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Improving wellness at Westfields Hospital

Kathy Ehrreich, business office manager at Westfields Hospital, poses proudly with the Fitness Challenge traveling trophy that is awarded to the department that wins a variety of challenge events held during the year. Hospital Human Resources Director Chad Engstrom (right) helped kick off the facility's wellness efforts in 2009. Also pictured is Engstrom's service dog, Hazel.

One might think that everyone who works at a hospital is health-conscious.

That's not necessarily the case, said Westfields Hospital Human Resources Director Chad Engstrom.

"We should be more healthy, in theory," he said. "But like any organization, we have room for improvement."

Brian Lease, Westfields therapy services manager and chairman of the hospital's wellness committee, said the facility's employees are just like everyone else in the community.

"Our body types aren't any different from everyone else," he said. "We just try to get everybody healthier."

That's why the hospital started a wellness committee of about 10 members in 2009 to encourage employees to take steps to eat better, exercise more and improve overall wellness.

The efforts have paid off, Lease and Engstrom said.

"We have a pretty active group," Engstrom said.

To participate in the wellness effort, employees are asked to complete an annual health assessment. The assessment identifies areas where employees can improve their overall health, focusing on everything from eating a proper diet to getting enough sleep to being more active to being better connected in the community.

Once they complete the assessment, employees are then encouraged to participate in one of Westfields-sponsored health programs, such as luncheon wellness speakers, online weight-loss projects or fitness challenges. People who run a half-marathon or full marathon, or who participate in various fitness classes, also get credit toward their wellness goal.

If they complete the assessment and at least one approved activity, the employee receives a discount on their health insurance deductible or co-payment levels.

"We have a high percentage of employees who participate," Engstrom said.

In fact, about 87 percent of employees and their spouses completed last year's health assessment, and about 75 percent of those people followed through and participated in a class, challenge or program during the year.

The participation level has been so encouraging that the committee continues to think up more ways to get employees active and having fun in the workplace.

Engstrom said the committee tries to plan at least one wellness activity a month. Last month the hospital hosted a health fair for its employees and provided information on a variety of topics. The hospital has also sponsored fitness challenges, where departments compete against each other for the right to display the traveling trophy in their area.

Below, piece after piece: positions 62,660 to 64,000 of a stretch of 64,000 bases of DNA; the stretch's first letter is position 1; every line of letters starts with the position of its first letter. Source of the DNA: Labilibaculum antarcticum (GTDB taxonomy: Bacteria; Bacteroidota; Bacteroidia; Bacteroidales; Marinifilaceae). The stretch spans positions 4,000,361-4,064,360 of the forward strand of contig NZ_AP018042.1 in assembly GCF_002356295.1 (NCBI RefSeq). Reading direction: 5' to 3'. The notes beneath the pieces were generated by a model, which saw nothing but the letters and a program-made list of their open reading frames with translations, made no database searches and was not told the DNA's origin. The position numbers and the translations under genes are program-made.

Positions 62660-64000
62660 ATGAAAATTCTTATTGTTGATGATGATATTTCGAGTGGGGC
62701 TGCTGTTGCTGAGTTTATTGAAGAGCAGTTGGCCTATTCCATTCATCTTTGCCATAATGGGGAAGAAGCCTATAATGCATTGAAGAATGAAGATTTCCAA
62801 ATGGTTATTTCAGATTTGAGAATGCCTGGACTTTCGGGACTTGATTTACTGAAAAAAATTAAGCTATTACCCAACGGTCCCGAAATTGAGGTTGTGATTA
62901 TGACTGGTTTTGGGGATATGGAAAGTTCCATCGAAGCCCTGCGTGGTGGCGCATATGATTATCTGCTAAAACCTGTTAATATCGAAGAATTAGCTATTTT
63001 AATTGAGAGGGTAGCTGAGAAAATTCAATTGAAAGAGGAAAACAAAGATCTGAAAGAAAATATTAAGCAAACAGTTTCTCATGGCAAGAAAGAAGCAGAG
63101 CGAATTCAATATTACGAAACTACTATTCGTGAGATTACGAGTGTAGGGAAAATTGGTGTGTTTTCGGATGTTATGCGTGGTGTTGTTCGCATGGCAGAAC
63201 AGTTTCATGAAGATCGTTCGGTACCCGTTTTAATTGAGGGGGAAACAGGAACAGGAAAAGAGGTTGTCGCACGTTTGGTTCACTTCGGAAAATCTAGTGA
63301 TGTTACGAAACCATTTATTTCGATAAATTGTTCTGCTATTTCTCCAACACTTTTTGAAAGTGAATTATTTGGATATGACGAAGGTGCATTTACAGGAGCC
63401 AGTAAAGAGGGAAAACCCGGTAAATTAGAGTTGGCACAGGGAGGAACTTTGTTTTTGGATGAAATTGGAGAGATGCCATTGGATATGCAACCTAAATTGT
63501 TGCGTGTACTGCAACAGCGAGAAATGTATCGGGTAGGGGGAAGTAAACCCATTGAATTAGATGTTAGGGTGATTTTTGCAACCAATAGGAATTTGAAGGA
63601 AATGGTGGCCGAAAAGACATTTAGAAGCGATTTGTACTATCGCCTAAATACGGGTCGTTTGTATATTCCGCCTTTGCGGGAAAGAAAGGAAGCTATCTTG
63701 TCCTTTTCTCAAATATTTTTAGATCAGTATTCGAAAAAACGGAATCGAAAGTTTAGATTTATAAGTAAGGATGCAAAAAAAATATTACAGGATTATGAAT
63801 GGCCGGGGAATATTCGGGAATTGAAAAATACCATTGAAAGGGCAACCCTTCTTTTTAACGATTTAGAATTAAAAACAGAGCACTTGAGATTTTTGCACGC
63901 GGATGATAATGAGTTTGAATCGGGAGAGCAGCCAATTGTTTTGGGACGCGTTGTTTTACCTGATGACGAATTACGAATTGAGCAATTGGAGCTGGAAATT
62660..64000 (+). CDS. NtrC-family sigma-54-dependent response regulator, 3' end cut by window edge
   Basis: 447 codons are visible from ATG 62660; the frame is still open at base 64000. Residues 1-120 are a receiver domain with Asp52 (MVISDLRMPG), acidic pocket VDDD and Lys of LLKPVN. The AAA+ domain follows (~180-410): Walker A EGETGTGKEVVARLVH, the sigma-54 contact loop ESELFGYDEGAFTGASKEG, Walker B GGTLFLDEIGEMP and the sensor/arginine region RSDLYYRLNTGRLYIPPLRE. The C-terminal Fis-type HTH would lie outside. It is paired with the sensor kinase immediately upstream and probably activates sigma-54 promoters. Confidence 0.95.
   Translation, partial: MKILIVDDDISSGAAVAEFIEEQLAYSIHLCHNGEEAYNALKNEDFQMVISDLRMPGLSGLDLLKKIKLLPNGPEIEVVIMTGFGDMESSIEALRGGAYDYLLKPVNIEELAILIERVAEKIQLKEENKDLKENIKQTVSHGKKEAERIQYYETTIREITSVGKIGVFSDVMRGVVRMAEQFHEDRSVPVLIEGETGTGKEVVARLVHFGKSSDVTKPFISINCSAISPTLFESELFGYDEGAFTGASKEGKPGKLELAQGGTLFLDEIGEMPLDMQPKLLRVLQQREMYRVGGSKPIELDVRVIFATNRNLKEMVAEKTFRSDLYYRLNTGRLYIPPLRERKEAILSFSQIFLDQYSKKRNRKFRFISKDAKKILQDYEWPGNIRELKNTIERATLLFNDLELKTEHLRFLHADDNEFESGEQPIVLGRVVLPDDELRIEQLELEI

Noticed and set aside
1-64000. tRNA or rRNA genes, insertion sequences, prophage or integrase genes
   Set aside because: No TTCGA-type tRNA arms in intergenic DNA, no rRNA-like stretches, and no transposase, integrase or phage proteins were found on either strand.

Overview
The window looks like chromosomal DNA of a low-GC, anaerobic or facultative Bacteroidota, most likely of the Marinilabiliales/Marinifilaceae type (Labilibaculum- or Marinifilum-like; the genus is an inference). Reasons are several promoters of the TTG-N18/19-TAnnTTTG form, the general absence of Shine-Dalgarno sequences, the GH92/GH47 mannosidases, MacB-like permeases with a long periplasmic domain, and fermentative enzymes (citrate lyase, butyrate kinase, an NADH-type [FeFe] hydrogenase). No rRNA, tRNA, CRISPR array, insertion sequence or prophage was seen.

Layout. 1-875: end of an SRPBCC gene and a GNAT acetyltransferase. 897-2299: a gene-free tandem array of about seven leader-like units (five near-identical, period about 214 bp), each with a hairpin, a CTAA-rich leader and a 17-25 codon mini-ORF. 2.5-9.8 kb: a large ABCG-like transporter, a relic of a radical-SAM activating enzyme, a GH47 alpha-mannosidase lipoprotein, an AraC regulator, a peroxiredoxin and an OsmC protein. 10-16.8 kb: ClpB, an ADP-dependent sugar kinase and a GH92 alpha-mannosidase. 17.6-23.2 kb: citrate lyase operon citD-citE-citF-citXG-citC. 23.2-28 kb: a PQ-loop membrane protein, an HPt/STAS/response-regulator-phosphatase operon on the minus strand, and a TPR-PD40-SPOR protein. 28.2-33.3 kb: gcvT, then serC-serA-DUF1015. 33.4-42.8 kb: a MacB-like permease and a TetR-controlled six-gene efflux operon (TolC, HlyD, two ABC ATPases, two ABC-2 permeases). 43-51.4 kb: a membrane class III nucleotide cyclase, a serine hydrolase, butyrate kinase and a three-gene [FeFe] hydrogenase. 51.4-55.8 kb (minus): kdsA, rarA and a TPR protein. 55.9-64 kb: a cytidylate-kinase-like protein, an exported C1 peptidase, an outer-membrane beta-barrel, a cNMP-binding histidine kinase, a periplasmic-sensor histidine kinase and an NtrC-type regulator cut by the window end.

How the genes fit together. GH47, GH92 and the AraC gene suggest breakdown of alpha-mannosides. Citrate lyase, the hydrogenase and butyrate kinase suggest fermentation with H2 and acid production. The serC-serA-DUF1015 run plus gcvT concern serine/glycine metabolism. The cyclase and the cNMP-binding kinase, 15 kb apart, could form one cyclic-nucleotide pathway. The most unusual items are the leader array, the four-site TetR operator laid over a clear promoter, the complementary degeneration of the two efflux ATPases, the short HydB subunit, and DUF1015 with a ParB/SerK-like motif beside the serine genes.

"It's added fun in our workplace," Engstrom said. "People look forward to the activities that we plan."

During a recent walking challenge, one reluctant participant took part because she didn't want to let her teammates down. Even after the challenge was done, however, she continued to walk.

"She hasn't lost any weight, but she says she feels so much better now that she walks," Lease said. "It's just one way we challenge each other and encourage each other."

New ideas that are being implemented are 50-cent vegetables in the cafeteria. If someone buys food at the cafeteria, for an extra 50 cents they can add a side of vegetables. It's one way for people to get healthier food into their daily diet, Engstrom said.

Engstrom said the hospital will soon institute a "Yum Power" program in its cafeteria and in its vending machines. Stickers and labels will help direct employees, patients and visitors toward the more healthy choices available to them.

A new running club will soon start at the hospital and led by Lease. The club will meet on Saturdays and will help beginning runners get a start in the sport. The hope is that more employees will participate in a fall 5k run and walk in the Twin Cities.

Lease has also instructed a tai chi class to aid stress reduction for employees and he's had good success. The committee is also planning a "scavenger hunt" challenge in May to get people outside and walking local trails and exploring city parks.

Westfields has tried to tie into activities offered by the Vitality Initiative, and through HealthPartners, to offer even more wellness options for employees. A team of eight or nine employees took part in the Vitalympics event in February, and a large number of employees are competing in the "Lose Weight in 8" challenge offered by JA Counter and the Vitality Initiative.

Employees and their spouses also get help paying for fitness club memberships. Through HealthPartners, if an employee or spouse goes to a local gym or fitness center at least 12 times a month, they receive $20 a month to pay a portion of their membership fees.